When Country Music Goes to the Dark Side of Small-Town Life

Brandy Clark and Kacey Musgraves have defied country's tradition of celebrating the working class, and in doing so, they address the harsher realities of modern rural America.
Kacey Musgraves (left) and Brandy Clark (right). (AP / Wade Payne and Evan Agostini)

One of the defining characteristics of modern country music is its distinctly American way of acknowledging of class and place. Country singers have long embraced their working-class roots and expressed pride in the battles they fight to make rent; the genre's everyday Joes and Janes are proud to be everyday, or maybe even a little trashy, as evidenced in older songs such as Confederate Railroad’s “Trashy Women,” and Garth Brooks's “Friends in Low Places” as well as more recent songs such as Trace Adkins’s “Ladies Love Country Boys,” Blake Shelton’s “Hillbilly Bone,” and Gretchen Wilson’s “Redneck Woman.”

As someone from a rural area, albeit a more-than- one-stoplight town, I can see why it’s liberating to let go of the typical American pressure to try and “move up” in society. Country music has catered to that urge for a long time. But recently, a few female country singers have stepped away from this point of view, portraying small-town narratives in a more melancholy light. Instead of endorsing the country lifestyle, these artists question small-town living, the value of tradition, and the virtue in staying in one’s place. Instead of leaving life unexamined and being happy to be to do so, Kacey Musgraves’s “Merry Go ’Round” and Brandy Clark’s “Pray to Jesus” ask why people continue down the same road as their parents did. And as encouraging as many of the rebellious “embrace-hick-culture” songs were, these new songs feel more appropriate for the time we’re living in.

This isn't the first time, of course, that country music has acknowledged the obvious point that being poor isn’t fun. Dolly Parton’s “Coat of Many Colors,” for example, walked the line between dreariness and glee, expressing pride in her mother’s coat of rags as well as stating the challenges of being broke. Hank Williams sang nostalgically of “The Old Country Church,” but he also sang, “I’ll Never Get Out of This World Alive”:

No matter how I struggle and strive,
I’ll never get out of this world alive.

These shabby shoes I’m wearin’ all the time
is full of holes and nails,
and brother if I stepped on a worn out dime,
I bet a nickel I could tell you if it were heads or tails.

But even in earlier eras of country music, singers embraced their roots and expressed pride in the battles they fought to make rent: Johnny Cash, for instance, sang of his Southern roots and country life in “Country Boy” and “Southern Accents.” The rural, low-income life was presented as a freedom from materialism; Cash sings that he’s a “country boy, ain’t got no shoes; country boy, ain’t got no blues.”

In the early ’90s and into the mid-2000s, however, a brazen "hick" attitude developed in the genre, nourished in a time of relative economic health and the intensified post-9/11 nationalism of the early aughts. Rhett Akins released the much-beloved “Kiss My Country Ass” in 2005. Blake Shelton has since adopted  it as his "theme song," with good reason: Today, Shelton is the poster boy for this particular brand of country music.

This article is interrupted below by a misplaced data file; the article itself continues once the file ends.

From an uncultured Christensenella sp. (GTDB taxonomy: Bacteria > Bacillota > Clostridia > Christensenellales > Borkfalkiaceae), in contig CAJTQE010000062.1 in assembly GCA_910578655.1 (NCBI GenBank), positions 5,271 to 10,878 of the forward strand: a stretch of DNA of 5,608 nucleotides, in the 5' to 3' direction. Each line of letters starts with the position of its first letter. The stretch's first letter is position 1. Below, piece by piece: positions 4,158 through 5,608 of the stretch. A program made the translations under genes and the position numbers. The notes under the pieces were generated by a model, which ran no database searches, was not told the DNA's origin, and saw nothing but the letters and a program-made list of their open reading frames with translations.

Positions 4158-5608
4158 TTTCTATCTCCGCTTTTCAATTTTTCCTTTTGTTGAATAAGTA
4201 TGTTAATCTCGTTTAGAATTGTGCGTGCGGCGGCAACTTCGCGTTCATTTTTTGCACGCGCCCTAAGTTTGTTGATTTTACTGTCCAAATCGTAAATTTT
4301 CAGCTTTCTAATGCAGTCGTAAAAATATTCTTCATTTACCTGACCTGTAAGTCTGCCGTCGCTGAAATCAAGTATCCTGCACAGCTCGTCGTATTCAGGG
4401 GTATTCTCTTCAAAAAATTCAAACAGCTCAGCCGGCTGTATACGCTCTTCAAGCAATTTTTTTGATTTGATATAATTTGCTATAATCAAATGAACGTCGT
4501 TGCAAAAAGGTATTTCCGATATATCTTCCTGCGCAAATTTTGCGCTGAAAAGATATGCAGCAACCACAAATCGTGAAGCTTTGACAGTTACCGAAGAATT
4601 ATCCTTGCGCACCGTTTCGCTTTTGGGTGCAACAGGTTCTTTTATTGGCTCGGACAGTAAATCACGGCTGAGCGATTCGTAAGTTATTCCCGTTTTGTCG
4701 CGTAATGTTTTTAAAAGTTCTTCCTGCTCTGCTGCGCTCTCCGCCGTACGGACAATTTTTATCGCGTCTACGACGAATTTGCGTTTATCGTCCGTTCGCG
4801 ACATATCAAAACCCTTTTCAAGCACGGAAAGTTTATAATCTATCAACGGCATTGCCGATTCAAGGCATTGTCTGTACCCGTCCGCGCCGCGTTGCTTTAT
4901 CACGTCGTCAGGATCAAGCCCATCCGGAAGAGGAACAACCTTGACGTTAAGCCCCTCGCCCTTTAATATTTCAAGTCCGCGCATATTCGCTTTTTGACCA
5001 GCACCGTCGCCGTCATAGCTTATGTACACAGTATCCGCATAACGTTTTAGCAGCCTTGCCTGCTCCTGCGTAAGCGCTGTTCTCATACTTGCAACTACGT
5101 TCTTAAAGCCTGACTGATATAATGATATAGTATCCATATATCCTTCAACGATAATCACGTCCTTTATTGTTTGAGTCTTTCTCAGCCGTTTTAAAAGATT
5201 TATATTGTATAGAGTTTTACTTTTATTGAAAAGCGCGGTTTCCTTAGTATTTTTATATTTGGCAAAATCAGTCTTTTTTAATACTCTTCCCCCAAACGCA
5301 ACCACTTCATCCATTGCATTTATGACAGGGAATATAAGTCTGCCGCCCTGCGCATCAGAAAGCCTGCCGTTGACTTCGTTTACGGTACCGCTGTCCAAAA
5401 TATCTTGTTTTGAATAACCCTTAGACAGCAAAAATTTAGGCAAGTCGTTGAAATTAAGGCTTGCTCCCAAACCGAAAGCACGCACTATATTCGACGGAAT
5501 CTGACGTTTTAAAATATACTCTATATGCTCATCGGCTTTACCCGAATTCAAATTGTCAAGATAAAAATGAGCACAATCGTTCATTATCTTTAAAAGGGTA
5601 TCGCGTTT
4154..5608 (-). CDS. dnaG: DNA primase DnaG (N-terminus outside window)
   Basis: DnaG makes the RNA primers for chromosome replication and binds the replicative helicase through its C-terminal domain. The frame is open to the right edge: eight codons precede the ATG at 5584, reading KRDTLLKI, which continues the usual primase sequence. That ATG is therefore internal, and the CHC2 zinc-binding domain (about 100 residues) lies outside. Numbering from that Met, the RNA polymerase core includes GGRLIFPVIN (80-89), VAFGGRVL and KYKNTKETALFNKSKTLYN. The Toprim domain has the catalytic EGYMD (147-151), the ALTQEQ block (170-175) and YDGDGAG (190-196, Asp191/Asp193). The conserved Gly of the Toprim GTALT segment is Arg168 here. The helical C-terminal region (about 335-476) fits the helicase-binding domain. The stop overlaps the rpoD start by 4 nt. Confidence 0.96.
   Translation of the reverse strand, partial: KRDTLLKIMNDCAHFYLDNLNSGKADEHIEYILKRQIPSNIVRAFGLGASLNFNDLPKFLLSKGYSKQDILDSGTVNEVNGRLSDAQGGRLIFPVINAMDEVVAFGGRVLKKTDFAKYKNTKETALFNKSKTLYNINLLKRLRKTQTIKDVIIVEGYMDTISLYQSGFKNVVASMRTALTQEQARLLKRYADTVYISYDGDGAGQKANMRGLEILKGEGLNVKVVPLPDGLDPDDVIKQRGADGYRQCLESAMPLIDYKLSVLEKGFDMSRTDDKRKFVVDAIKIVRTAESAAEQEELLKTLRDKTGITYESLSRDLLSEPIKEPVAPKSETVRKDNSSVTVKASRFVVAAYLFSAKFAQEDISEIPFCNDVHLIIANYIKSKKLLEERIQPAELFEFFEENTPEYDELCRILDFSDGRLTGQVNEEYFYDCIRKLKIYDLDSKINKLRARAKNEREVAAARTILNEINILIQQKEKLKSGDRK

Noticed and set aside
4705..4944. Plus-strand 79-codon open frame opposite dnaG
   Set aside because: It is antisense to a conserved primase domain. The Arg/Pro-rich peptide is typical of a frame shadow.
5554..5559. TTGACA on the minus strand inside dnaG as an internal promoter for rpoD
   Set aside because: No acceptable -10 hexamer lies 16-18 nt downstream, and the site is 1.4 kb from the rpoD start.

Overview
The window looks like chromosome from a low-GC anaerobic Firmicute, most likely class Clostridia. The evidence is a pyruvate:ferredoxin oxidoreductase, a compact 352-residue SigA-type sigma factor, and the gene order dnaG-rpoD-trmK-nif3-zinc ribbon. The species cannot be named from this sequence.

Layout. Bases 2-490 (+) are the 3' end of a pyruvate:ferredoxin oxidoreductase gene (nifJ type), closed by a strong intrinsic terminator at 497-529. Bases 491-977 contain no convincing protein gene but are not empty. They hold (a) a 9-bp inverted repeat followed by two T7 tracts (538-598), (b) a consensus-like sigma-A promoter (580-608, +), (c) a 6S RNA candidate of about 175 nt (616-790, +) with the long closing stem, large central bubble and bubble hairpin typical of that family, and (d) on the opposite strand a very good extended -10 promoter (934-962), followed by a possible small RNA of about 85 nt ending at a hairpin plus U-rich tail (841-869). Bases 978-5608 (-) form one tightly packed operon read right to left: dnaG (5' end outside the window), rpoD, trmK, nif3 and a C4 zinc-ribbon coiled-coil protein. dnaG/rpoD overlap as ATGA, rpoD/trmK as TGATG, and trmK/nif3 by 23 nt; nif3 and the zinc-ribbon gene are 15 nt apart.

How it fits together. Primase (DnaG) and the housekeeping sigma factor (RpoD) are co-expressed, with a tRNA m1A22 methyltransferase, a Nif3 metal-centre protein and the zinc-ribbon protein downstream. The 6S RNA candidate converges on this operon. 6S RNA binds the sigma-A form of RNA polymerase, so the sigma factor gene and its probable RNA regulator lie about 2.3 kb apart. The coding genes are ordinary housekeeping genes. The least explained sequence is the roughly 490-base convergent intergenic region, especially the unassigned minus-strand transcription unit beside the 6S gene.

When the economic boom of the 1990s ended and the financial crisis of 2008 began, though, the profound gap between the rich and the poor—and often the rich and middle class as well—was exposed anew. As the Bureau of Labor Statistics put it in a report from earlier this month, the recession hit all of America hard; it caused unemployment rates to fall at equal rates in metro and non-metro areas in 2008 and 2009. But over the last few years, while employment rates in metro areas in America have begun to recover, job growth in rural regions and small towns has stalled. 

Country has evolved along with America, of course, and so it’s only logical that today, the cultural climate in real-life rural areas has become visible in country music’s sentiments toward the rural lifestyle.

It didn’t seem out of place to embrace a simpler life when all it meant was going without a few new dresses or sharp ties. In Garth Brooks’ 1990 song, “Friends in Low Places,” Brooks sings “Blame it all on my roots, I showed up in boots, and ruined your black-tie affair,” as he addresses his ex. He is dressed inappropriately for a formal event and uses bad manners; unlike Hank Williams, who sang of his ragged boots as a point of frustration, Brooks revels in being rough around the edges, even if he is poking fun at himself. Similarly, in “Redneck Woman,” released in 2004, Gretchen Wilson sings that she can wear WalMart clothes half-price because she doesn’t need “designer tags to make my man want me.” She frames it as a choice. It’s not that she can’t afford champagne; she prefers beer.  

But when being rural and low-income starts to mean that you’re living without heat or that you’re struggling to pay for your own groceries, these songs begin to sound bittersweet rather than celebratory. It’s tempting to play a “happy warrior,” especially when much of American culture frowns upon people who acknowledge any sort of victimhood. (After all, notions that the poor are poor because they’re lazy still persist in much of America.) But it’s hard to ignore some of the harsh realities of rural life in America today, and Musgraves and Clark in particular have taken the issue head-on. “Merry Go ’Round” and “Pray to Jesus,” two songs eerily similar to each other in both melody and lyrics, don’t try to sidestep the dreary reality that can be a small-town or low-income life.

Presented by

Casey Quinlan

Casey Quinlan is a reporter at MFWire who has written for the New York Daily News, Feministing and The Legislative Gazette

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